Category Archives: evangelism
I have to admit that Duck Dynasty is one of my favorite shows. The television is rarely on in the Wisecarver household, but if it is, it’s on on Wednesday nights for this show. One thing that struck me early on was that it was something that I could watch with my wife and kids. I know right. Hard to believe. I ran across this article earlier and hope that you can get a better idea of what I mean by Faith, Family, and Ducks (watch Jase Richardson’s interview).
The message needs a mouth and legs to carry it. What do I mean by that? Simply that, for the gospel to go forward, it needs you to carry and communicate it. I think sometimes in our evangelism endevors we hope that people around us, observing our life, will ask as one friend of mine said, “about the subsitutaionary atonment work of Christ in his life and death.” That just doesn’t happen. God uses people to communicate through words and actions. The gospel is not my life. It’s a message of the completed work of Christ and his subsequent return as Judge and king.
To help his congregants focus on the priority of evangelism in their everyday life, John Piper provides a short list of thoughtful convictions each of us should consider:
Conviction #1—God’s Goal in Creation and Redemption Is a Missionary Goal Because Our God Is a Missionary God
God created man and woman to fill the earth as his image-bearers (Genesis 1:26–i kn28). He created us for his glory (Isaiah 43:7)—not to gain more glory for himself but to invite people from every tribe and tongue and nation into the enjoyment of his glory.
Conviction #2—God Is Passionately Committed to His Fame. God’s Ultimate Goal Is That His Name Be Known and Praised by All the Peoples of the Earth.
In Romans 9:17, Paul says that God’s goal in redeeming Israel is “that [his] name may be proclaimed in all the earth.” In Isaiah 66:19, God promised that he would send messengers “to the coastlands afar off that have not heard my fame or seen my glory; and they shall declare my glory among the nations.”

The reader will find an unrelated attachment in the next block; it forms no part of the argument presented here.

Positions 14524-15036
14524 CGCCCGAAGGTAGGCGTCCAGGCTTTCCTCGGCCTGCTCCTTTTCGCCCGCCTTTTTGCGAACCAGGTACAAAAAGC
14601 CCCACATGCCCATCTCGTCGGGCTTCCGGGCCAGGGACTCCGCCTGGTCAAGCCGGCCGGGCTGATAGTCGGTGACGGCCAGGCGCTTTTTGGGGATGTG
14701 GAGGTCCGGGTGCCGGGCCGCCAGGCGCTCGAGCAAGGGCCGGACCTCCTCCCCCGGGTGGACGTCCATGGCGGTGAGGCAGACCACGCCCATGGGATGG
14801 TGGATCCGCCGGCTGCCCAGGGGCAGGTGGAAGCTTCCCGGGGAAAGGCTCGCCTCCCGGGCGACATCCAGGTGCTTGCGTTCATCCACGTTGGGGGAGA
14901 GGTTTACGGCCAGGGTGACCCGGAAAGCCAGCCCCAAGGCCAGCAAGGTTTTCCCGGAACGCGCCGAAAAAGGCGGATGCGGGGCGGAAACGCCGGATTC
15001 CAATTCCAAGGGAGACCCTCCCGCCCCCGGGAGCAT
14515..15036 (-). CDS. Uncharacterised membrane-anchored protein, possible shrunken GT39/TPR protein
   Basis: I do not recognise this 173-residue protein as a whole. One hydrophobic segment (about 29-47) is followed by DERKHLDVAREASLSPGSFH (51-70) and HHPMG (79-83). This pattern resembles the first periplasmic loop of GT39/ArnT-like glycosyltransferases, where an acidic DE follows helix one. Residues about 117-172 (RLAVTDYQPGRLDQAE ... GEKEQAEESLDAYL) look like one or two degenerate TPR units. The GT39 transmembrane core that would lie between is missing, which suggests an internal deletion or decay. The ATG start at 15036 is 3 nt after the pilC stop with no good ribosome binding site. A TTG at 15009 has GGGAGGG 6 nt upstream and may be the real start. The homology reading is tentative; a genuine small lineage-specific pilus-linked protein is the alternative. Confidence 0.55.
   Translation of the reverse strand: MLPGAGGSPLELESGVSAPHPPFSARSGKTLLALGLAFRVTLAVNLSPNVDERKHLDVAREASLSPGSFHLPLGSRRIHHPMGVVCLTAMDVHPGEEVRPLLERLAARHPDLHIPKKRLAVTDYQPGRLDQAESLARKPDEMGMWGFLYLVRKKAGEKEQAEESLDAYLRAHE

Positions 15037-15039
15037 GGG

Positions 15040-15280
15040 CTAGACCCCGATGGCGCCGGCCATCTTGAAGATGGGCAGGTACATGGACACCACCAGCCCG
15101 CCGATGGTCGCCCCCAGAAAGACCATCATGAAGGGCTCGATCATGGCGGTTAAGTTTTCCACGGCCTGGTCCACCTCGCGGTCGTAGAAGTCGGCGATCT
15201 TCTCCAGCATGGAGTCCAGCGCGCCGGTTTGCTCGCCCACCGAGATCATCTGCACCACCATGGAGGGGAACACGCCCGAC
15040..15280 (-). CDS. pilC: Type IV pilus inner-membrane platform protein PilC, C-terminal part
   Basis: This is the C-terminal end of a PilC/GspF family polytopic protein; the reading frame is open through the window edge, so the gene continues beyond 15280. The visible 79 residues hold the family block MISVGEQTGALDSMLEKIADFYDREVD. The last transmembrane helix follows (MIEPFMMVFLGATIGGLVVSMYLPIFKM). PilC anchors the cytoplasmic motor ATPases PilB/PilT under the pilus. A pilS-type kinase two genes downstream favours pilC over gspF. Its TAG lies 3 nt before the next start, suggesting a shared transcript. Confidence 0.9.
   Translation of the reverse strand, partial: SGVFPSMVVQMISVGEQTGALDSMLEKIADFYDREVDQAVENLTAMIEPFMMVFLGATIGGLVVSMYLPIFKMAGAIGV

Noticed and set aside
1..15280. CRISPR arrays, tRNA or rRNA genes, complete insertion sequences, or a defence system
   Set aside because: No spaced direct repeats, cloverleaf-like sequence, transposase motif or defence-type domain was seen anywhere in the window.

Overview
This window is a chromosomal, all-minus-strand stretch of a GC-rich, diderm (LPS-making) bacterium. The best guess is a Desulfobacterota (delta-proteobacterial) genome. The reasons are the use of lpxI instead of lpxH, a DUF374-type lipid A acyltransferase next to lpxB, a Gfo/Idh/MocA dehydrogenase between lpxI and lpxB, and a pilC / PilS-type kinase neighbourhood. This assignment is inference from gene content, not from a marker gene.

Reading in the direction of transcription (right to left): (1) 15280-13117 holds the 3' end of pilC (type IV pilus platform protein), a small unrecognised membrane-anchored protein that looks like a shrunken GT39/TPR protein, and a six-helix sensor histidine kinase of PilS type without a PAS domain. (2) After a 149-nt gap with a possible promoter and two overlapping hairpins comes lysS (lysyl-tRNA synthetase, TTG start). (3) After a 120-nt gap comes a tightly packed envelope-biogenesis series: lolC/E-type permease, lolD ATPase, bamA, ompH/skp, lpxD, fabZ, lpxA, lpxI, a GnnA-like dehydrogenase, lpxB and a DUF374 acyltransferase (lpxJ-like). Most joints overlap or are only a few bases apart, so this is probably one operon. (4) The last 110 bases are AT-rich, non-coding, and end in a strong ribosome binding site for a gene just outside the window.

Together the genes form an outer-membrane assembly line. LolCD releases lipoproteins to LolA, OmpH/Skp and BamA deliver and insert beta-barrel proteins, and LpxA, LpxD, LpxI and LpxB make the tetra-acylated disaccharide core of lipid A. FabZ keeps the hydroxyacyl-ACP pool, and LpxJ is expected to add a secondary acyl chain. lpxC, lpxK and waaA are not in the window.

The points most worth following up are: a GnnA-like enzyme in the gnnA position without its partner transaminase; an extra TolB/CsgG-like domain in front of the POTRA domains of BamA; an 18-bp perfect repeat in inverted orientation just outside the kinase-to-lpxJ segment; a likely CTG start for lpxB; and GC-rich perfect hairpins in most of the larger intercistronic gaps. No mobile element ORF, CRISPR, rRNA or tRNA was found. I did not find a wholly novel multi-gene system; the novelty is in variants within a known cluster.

Conviction #3—Worship Is the Fuel and the Goal of Missions.
Back in the mid-80s God drove home to many of us that a God-centered theology must be a missionary theology. If you say that you love the glory of God, the test of your authenticity is whether you love the spread of that glory among all the peoples of the world.
Conviction #4—God’s Passion to Be Known and Praised by All the Peoples of the Earth Is Not Selfish, But Loving.
God is the one being in the universe for whom self-exaltation is the ultimately loving act. And the reason is easy to see. The one and only Reality in the universe that can fully and eternally satisfy the human heart is the glory of God—the beauty of all that God is for us in Jesus. Therefore, God would not be loving unless he upholds and displays and magnifies that glory for our everlasting enjoyment.
Conviction #5—God’s Purpose to Be Praised Among All the Nations Cannot Fail. It Is an Absolutely Certain Promise. It Is Going to Happen.
When Jesus gave the Great Commission in Matthew 28:19, he gave it a massive foundation of certainty. He said, “All authority in heaven and on earth has been given to me. Go therefore . . . ”
Conviction #6—Only in God Will Our Souls Be At Rest.
The one trans-cultural reality that unites every person of every culture is that God has set eternity in our hearts (Ecclesiastes 3:12). Every person has been created in the image of God and has the stamp of God on his innermost being. In our alienation from God there is a void that the nations try to fill in a multitude of God-less ways, but always come up empty. Only God can satisfy the soul with the depth and endurance of joy that we crave for. Thus the loving pursuit of missions is the glory of God in the eternal joy of the redeemed.